|A43 : by Tony Garland |
The seven spirits of God are explicitly mentioned in the following passages:
John, to the seven churches which are in Asia: Grace to you and peace from Him who is and who was and who is to come, and from the seven Spirits who are before His throne . . . (Rev. 1:4)
And to the angel of the church in Sardis write, 'These things says He who has the seven Spirits of God and the seven stars: I know your works, that you have a name that you are alive, but you are dead.' (Rev. 3:1)
And from the throne proceeded lightnings, thunderings, and voices. Seven lamps of fire [were] burning before the throne, which are the seven Spirits of God. (Rev. 4:5)
And I looked, and behold, in the midst of the throne and of the four living creatures, and in the midst of the elders, stood a Lamb as though it had been slain, having seven horns and seven eyes, which are the seven Spirits of God sent out into all the earth. (Rev. 5:6)
From these passages, we learn several things about the seven spirits:
- The seven spirits are before His throne, that is, they have immediate and full access to God the Father who sits on the Throne (Rev. 1:4). This indicates that whatever the spirits discern is fully known by the Father. This speaks of the access and service which the Holy Spirit has to the Father within the Godhead.
- Jesus has the seven Spirits of God and they are connected with His insight into the activities of the church at Sardis (Rev. 3:1). Again, we see the omniscient piercing gaze provided by the seven spirits. This gaze takes in all sin—nothing escapes the purview of the spirits.
- They are described as seven lamps of fire burning before the throne. Fire generally represents judgment, such as John the Baptist mentions in connection with baptism by fire which nonbelievers will undergo (Mat. 3:11; Luke 3:16). The spirits are associated with fire because their omniscient gaze uncovers even the darkest, deepest, "hidden" sins and lays them bare ready for eventual judgment.
- The seven spirits are said to be seven eyes possessed by Jesus, the slain Lamb (Rev. 5:6). I believe this to be another reference to the omniscience of Jesus—His ability to see everything that transpires in the world and down through history. Thus, His ability to perfectly judge all sin.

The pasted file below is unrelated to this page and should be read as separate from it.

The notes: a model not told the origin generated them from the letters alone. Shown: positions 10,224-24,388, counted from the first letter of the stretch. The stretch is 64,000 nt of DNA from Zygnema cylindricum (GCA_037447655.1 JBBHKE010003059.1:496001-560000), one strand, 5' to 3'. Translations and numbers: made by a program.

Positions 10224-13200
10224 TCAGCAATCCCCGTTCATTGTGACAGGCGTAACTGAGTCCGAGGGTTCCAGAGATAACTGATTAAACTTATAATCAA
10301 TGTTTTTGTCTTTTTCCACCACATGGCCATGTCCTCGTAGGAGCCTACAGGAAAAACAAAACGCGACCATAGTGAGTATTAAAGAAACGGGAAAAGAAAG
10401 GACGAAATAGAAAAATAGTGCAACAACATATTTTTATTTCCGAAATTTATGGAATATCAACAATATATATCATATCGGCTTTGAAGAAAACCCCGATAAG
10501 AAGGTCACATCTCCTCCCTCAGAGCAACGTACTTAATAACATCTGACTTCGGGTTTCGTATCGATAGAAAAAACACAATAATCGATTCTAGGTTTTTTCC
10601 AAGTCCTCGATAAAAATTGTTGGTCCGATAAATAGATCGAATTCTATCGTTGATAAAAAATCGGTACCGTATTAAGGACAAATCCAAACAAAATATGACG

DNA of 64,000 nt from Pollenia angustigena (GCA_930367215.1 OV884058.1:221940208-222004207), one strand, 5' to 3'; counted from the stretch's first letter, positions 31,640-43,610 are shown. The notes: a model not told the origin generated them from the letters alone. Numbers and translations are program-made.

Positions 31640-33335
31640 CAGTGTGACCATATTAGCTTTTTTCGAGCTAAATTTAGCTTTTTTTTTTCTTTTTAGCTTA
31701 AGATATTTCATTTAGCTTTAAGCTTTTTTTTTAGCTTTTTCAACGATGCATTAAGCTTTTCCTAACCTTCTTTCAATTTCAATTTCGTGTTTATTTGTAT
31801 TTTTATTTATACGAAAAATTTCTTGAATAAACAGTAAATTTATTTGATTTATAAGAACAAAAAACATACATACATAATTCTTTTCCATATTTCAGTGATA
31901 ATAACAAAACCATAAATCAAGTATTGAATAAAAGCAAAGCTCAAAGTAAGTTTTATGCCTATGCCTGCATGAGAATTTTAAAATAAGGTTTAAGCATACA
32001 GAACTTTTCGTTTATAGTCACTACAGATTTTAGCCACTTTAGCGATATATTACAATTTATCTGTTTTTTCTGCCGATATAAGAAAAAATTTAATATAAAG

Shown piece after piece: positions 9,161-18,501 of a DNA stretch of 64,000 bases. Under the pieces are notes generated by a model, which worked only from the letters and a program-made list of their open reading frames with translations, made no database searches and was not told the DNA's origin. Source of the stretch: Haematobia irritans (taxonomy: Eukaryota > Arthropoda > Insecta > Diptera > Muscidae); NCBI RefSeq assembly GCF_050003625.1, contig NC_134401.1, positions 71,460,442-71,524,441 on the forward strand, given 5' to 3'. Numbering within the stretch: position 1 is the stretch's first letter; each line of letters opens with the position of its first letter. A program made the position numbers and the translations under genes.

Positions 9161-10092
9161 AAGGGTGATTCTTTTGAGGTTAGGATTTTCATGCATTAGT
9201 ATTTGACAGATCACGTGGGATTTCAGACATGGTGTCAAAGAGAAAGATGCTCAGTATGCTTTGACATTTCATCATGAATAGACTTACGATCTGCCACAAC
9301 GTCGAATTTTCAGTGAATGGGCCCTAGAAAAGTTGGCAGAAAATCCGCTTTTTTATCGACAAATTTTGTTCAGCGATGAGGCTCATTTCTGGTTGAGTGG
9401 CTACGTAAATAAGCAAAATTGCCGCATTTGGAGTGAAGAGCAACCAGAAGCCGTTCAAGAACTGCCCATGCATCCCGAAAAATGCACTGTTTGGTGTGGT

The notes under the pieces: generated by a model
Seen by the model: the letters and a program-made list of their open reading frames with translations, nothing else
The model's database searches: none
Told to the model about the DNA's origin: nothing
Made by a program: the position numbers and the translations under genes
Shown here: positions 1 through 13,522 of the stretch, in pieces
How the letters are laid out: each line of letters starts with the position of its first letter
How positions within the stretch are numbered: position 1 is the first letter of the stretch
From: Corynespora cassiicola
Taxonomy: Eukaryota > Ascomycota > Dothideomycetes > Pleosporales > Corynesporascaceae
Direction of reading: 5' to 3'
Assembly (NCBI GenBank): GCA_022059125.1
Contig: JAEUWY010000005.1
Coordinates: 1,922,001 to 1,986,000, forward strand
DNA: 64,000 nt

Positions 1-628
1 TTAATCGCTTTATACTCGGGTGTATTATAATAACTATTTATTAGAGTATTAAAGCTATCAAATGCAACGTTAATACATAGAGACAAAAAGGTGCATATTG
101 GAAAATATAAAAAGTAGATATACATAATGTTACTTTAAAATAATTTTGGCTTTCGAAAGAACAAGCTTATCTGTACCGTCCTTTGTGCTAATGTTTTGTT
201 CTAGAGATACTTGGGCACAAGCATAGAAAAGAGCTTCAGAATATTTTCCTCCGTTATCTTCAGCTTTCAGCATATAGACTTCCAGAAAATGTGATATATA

The reason the description of the seven spirits is confusing is because, on the one hand, the spirits seem to be independent of both the Father (on the throne) and the Son (Jesus). Yet, on the other hand, they are also indicative of the omniscience of both Father and Son. This seeming contradiction—independence and interdependence—reflects a deep Biblical truth: the tri-unity (Trinity) of God. Like the Father and the Son, the Holy Spirit is God. Like the Father and the Son, the Holy Spirit is a person.
I believe another implicit reference to the seven spirits can be found in the opening verses of Isaiah 11:1
There shall come forth a Rod from the stem of Jesse, And a Branch shall grow out of his roots. The Spirit of the LORD (1) shall rest upon Him, The Spirit of wisdom (2) and understanding (3), The Spirit of counsel (4) and might (5), The Spirit of knowledge (6) and of the fear of the LORD (7). His delight [is] in the fear of the LORD, And He shall not judge by the sight of His eyes, Nor decide by the hearing of His ears; . . . (Isa. 11:1-3).
Of interest to our discussion here, the seven spirits resting upon Messiah Jesus (Messiah meaning "anointed one") are associated with His task of the Righteous Judge: He shall not judge by the sight of His eyes, nor decide by the hearing of His ears. I believe this is a reference to what John is shown in the Book of Revelation, His eyes like a flame of fire . . . These things says the Son of God, who has eyes like a flame of fire, . . . (Rev. 1:14; 2:18). His eyes are piercing eyes of judgment which see by virtue of the seven spirits, the fullness of the attributes of the Holy Spirit.
We also note that seven is the number of completeness or fullness, even when referring to spirits (Mat. 12:45; Luke 8:2; 11:26).
In conclusion, the seven spirits refer to the full attributes of the Holy Spirit Who Himself is God and yet works together with the other members of the Trinity to bring about an all-seeing omniscience by which perfect unswerving judgment will be brought to pass at the end of history.
For additional study:
1 - Some hold that the grammar of this verse designates only six aspects of the Spirit, the Spirit of the Lord encompassing the other six. But this would seem to contradict the New Testament passages cited above and the construction of the seven-branched menorah (Ex. 25:37 cf. Rev. 4:5), a type or model of the Holy Spirit.